Babylon 5 #20: A Voice in the Wilderness (Part 2)

"Worst case of testosterone poisoning I've ever seen."
IN THIS ONE... Everyone wants the planet below Babylon 5, but only the right person can sit at its heart and prevent it from blowing up.

REVIEW: An aging Minbari looking for a new life and obsessed with self-sacrifice? A dying alien at the center of an ancient planet? I could have told you well before Part 1 ended that Part 2 would end with Draal taking over for that alien. And yet, JMS keeps making the point over and over through the episode. It's a little like how he keeps forcing Ivanova to make comments about her Russianness. What is she, Pavel Chekov? But that's predictability I can stomach. I'm far less enamored of Ron Canada's Captain Pierce, yet another warmonger who won't listen to reason. Earth may be obsessed with getting new technologies - our planet has a severe inferiority complex - but defying presidential orders, squabbling about jurisdiction, putting the lives of a quarter million people at risk, and inviting war with "shows of force" at a diplomatic outpost? Man should be court-martialed. Having Sinclair engage in saber-rattling is all quite entertaining, but antagonists with a single thought in their heads are deeply irritating, especially on a show that prides itself on its cast's complexity.

Though the planet below (Epsilon III) has been explored, its mystery continues to fascinate. What does it have to offer the future when we're ready for it? Apparently, even the last of the inhabitants weren't worthy of it; they were exiled for centuries until the planet's recent upheaval allowed them to find it again. What power does it hold when those exiles have nearly indestructible ships already, and those ships simply evaporate when exposed to Epsilon III's defenses? (Which means Draal's first act as the heart of the Machine is genocide, eech!) That'll hopefully be revealed later, though I get the definite sense JMS is setting up a literal deus ex machina we can't complain about because it won't come out of nowhere. We'll see. For now, the plot allows for some outer space action, and for Londo to find his inner hero. Delenn now owes him a favor for bringing his mad piloting skills to her action, but in a way, she's already paid it in full by lighting a joyful spark in him.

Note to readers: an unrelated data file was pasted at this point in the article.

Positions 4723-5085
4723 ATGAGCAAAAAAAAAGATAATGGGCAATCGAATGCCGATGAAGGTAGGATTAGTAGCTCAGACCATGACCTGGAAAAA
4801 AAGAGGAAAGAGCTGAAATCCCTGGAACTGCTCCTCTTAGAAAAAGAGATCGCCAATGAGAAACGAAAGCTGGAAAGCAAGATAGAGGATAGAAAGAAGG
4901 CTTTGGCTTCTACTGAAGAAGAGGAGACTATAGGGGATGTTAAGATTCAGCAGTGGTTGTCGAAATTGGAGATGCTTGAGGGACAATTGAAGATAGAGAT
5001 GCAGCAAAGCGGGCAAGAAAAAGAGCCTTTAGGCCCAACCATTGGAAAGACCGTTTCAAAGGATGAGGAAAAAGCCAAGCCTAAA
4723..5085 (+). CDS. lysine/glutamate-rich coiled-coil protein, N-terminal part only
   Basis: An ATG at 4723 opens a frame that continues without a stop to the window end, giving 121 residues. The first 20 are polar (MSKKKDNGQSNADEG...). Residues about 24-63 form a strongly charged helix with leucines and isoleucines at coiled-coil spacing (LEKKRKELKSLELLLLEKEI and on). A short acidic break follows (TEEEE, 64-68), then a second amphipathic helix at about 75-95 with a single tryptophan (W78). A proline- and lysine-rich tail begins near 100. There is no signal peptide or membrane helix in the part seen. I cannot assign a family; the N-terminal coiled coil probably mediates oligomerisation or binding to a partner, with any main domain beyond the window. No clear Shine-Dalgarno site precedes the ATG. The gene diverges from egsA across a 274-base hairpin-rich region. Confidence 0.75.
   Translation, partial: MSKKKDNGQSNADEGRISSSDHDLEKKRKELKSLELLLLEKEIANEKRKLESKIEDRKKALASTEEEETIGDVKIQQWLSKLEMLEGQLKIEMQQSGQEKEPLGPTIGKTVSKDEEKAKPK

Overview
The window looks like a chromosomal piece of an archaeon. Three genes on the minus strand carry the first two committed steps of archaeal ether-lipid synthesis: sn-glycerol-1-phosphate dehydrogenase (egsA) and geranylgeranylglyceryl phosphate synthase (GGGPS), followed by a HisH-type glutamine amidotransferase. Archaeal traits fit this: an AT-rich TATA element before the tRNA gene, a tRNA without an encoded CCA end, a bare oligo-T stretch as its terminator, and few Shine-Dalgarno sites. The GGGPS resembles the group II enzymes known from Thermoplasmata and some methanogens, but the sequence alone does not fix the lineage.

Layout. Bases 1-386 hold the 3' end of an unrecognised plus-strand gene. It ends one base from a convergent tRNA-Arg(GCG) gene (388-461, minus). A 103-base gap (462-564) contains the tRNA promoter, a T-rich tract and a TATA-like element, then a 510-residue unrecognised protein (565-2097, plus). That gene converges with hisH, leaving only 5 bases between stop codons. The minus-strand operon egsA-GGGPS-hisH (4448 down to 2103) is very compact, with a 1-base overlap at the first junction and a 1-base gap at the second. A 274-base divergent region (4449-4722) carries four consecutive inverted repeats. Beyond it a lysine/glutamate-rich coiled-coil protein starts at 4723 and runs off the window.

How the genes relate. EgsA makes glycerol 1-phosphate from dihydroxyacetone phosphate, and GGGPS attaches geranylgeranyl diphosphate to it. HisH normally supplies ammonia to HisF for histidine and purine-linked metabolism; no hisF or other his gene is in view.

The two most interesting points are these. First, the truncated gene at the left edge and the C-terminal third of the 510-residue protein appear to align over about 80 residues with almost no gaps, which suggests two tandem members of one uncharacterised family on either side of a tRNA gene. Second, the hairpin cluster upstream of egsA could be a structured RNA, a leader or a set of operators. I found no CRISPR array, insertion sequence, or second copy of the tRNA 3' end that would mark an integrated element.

As for the Mars revolt subplot, it gives us some angry and impulsive Garibaldi scenes, until Sinclair finally uses his contacts to help his friend connect with his old flame Lise Hampton. She's alive, but it's too late for him to open his heart to her. She married since he left and is pregnant. A blow given his reasoning for waiting so long (and for an emergency) to call her - and I completely appreciate the psychology behind it - but more than that, it coyly hides the fact Lise would return in several episodes. Her appearance is innocuous, the wrap-up of a subplot on a down note, but it's a fake-out. That much I know.

ON THE OTHER SIDE OF THE WORMHOLE: Deep Space Nine is also sitting on top of an ancient looks-natural-but-is-artificial place that sometimes makes contact and considers him a chosen one.

REWATCHABILITY: Medium - Several good scenes and no doubt important to the overall arc, but Ron Canada is wasted in such an infuriating one-note part, and the ending was telegraphed more than an episode ago.


Ryan Lohner said...

First of all, I have to point out that it's now impossible to watch the "magic trick" scene without expecting a pencil to become involved. Thank you, Heath Ledger.

This two-parter was largely designed as a way to test the limits of the show's special effects. B5 was the first television series to make such heavy use of CGI, and the now primitive-looking work becomes a lot more impressive when you realize these people were working on their personal Amigas for the most part. By virtue of the show's five year plan, everyone knew there would be some huge battles coming up, and they needed to know if their current CG capabilities could handle them (this was even a couple years before Beast Wars, which was hampered in its early days by only being able to have a maximum of four characters onscreen at once). Luckily, it turned out they could.

That bit with Sinclair getting his comlink stuck in his jacket sleeve? It looks like an outtake that was left in, but in fact the moment comes right from the script, as a subtle realistic touch and something we can all relate to.

Very interesting that the guy who's now tacitly working with the Shadows is one of the people pegged as being capable of becoming the Great Machine's new host. As G'Kar said, no one on the show is exactly what they appear.

LiamKav said...

*Slight spoilers-ish* The Epsilon III situation is slightly messed up by the inter-season shenanigans causing WWE to be moved from series finale to where it ends up. If it was at the end of the series then we could happily ignore it for the next five years. Because it gets "activated" earlier, it means that they (the characters/JMS) keep having to come up with reasons why it's not used more often. They don't really succeed.

LiamKav said...

This is also the first time that we have a scene taking place on solid ground, and it's the first time any of the regulars leave the station in a way that isn't just a Starfury flight. The expansion of the B5 universe over time is a fascinating thing to watch.


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